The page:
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Midsize Sedans Comparison Thread



  • 14871487 Posts: 2,407
    A someone already stated, the Impala and GXP offer 303hp for the price of an Accord EX V6. The Accord is far from the most powerful family sedan on the market. As for mileage, the Impala SS gets 18/28 which is by no means gas guzzler territory. The GM cars have the most hp in the segment, not the camry. The camry's engine is impressive but it's only 28 more hp than the GP had in 1998 and 8 more than the 2004 GP offered so pardon me if I'm not blown away.

    The Aura hybrid is due out in late 2006 or ealy 2007, not a year from now. Ford has a hybrid Fusion coming for 2008. I doubt they will make the same mistake as honda and price their hybrids over $30k and gear them for performance. That is just silly. Most people are expecting the Aura hybrid to be around $25k to start and offer mileage gains similar to the Accord hybrid. I'm not going ot try to defend the Altima hybrids because Nissan is making a mistake in offering the car in limited markets. Very stupid.

    The question isnt whether or not Honda will go all out, the question is whether or not it's possible to create a class dominating benchmark in today's market. The answer is no. The camry probably beats all the competition that existed when it launched, but it will hardly be considered the hands down champion once the Altima and Aura hit the streets. Even the Sebring may be competitive based on what I've read so far.

    Has anyone seen the changes to the '07 Fusion? It got navigation, AWD, mp3 jack, standard side/curtain airbags and satelite radio. It really needed those changes big time but I dont understand why Ford wont offer stability on its cars.
  • joe97joe97 Posts: 2,248
    Objectively speaking, the Sonata 3.3L V6 is more than adequate for the needs of today's driving. The engine is smooth and extremly quite, even at full throttle.

    I wonder, how many horsepowers do we need in a family sedan? Is 500hp enough? ;)

    By the way, as for this discussion, midsize sedans, I wasn't aware Toyota and Nissan, respectively, are hitting 300+hp with their offering of family sedans.
  • m1miatam1miata Posts: 4,556
    I think not. The Camry MPG figures are 22/31, which considering the HP is outstanding at 268 HP. The gas mileage of DoD depends on it being babied along. The 18/28 MPG sounds good. If you want a V8 just get a Northstar if GM is your thing. Going to get 24 MPG or better without all the razzle dazzle DoD thing. My guess is that both engines achieve around the same real world gas mileage.
  • goodegggoodegg Posts: 905
    If horsepower is the only factor considered when buying a car then we'd all own a Mustang GT. The Accord's fit, finish, and feel is superior to all in its class, and this is for a car designed 5 years ago.

    Yea this sector has changed a lot since the CamCord only days, but the CamCord still dominates, and they don't have to give them away to get the sales.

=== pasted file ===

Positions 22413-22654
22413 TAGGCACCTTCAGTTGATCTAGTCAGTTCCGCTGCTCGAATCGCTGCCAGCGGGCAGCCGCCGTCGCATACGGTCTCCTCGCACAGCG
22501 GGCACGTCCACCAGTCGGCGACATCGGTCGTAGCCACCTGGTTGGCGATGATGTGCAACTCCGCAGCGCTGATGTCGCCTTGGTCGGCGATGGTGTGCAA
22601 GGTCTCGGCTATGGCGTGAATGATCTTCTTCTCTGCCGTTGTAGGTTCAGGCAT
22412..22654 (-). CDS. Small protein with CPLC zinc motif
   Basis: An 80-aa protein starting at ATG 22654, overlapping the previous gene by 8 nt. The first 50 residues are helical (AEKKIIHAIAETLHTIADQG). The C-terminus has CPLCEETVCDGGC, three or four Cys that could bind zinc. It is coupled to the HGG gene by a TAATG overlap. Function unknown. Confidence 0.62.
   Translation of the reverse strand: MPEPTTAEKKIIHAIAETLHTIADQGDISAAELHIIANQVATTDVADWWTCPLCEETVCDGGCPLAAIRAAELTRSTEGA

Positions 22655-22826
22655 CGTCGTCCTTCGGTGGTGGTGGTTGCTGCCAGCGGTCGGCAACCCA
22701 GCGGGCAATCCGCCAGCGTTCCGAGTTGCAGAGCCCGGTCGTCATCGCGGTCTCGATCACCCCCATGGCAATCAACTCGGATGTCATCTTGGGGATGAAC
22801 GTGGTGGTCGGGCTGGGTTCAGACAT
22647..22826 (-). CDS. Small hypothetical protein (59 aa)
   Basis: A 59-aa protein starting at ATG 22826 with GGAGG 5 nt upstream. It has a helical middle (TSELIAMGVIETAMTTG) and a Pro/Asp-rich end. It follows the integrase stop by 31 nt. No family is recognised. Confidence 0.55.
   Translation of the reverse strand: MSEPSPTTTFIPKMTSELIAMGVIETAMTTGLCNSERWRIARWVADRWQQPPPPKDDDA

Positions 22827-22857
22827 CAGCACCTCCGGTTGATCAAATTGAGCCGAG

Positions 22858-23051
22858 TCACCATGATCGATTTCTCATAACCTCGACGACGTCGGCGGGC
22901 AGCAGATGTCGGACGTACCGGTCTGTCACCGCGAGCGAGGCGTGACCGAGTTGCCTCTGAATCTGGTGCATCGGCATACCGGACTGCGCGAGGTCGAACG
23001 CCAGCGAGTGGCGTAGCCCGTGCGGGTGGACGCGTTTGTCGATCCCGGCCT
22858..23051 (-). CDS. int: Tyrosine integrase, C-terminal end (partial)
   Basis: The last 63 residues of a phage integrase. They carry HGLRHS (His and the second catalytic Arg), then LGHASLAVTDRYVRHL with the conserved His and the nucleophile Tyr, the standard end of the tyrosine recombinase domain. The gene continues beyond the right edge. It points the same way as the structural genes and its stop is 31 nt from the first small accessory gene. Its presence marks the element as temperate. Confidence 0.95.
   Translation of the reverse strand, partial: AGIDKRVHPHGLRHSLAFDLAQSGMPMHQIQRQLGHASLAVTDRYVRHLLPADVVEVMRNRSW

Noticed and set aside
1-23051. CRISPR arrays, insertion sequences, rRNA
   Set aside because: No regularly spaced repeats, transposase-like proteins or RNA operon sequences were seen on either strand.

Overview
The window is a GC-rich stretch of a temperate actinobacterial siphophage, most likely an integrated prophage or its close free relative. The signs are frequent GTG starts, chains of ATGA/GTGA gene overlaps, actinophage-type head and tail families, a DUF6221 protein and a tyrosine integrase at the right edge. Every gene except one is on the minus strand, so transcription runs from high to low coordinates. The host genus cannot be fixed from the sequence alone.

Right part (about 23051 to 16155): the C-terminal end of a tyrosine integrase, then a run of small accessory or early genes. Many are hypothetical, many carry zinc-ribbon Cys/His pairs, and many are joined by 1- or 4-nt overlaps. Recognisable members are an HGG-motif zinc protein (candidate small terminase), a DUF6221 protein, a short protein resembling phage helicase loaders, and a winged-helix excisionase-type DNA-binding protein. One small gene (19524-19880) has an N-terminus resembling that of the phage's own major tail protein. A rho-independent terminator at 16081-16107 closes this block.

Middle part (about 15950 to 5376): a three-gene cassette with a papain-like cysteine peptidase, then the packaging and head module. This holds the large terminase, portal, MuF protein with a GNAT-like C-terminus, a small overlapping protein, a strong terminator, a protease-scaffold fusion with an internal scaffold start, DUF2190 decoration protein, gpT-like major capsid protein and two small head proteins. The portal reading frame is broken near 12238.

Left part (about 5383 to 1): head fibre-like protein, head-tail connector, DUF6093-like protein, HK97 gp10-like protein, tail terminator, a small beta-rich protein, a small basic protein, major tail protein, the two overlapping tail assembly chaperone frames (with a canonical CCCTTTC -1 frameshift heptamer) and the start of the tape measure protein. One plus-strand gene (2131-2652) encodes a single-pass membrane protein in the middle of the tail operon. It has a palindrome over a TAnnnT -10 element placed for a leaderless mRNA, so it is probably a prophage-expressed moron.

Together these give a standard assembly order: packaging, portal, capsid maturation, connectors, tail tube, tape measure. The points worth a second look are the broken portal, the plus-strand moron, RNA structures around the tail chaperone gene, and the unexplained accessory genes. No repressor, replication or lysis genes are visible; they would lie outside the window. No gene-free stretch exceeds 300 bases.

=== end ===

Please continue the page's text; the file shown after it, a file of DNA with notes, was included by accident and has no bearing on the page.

The new Accord will be sweet. An Indy 500 engine wrapped up in a aircraft cockpit feeling body. Count on it.
  • elroy5elroy5 Posts: 3,741
    The question isnt whether or not Honda will go all out, the question is whether or not it's possible to create a class dominating benchmark in today's market. The answer is no.

    The answer is YES. Honda always does very well in comparisons. Why? you might ask. Because the Accord is so well thought out. The people who do comparison tests do more than just test drive the cars. They actually test them. Experienced testers know what to look for, and what is most important to the average consumer. Honda can make the Accord as good as they need it to be. The Accord is never the smooth est riding, the quiet est, the best handling, or the best looking car in the comparisons. It usually comes out on top (or near the top) because of how it works in everyday use. The Accord just seems to find that perfect balance, and has that special feel, that others can't match. It may not win the 07 comparison tests, but it will do more than hold it's own against much newer competition. The Camry may win this year, but it's time on top will be short lived (one year).
  • scape2scape2 Posts: 4,124
    BMW- for one pure status symbol. You pay alot of money for status and an unreliable vehicle. If you coulc get past the status thing... take a look at some stats of vehicles that do cost even 1/2 the price. Some out accelerate the BMW, out slalom, out brake ect for thousands less..
    But I guess if you want just status.. and a car that says.. look at me!@ I make more money than you.. my dad didn't hug me enough.. .. ;)
  • elroy5elroy5 Posts: 3,741
    the Impala SS gets 18/28 which is by no means gas guzzler territory.

    If you plan on using any of that 303 hp, you will be guzzling some gas. If you're going to baby it enough to get that kind of mileage, you might as well get a 4 cyl. Only 4 cylinders will be firing anyway.
  • scape2scape2 Posts: 4,124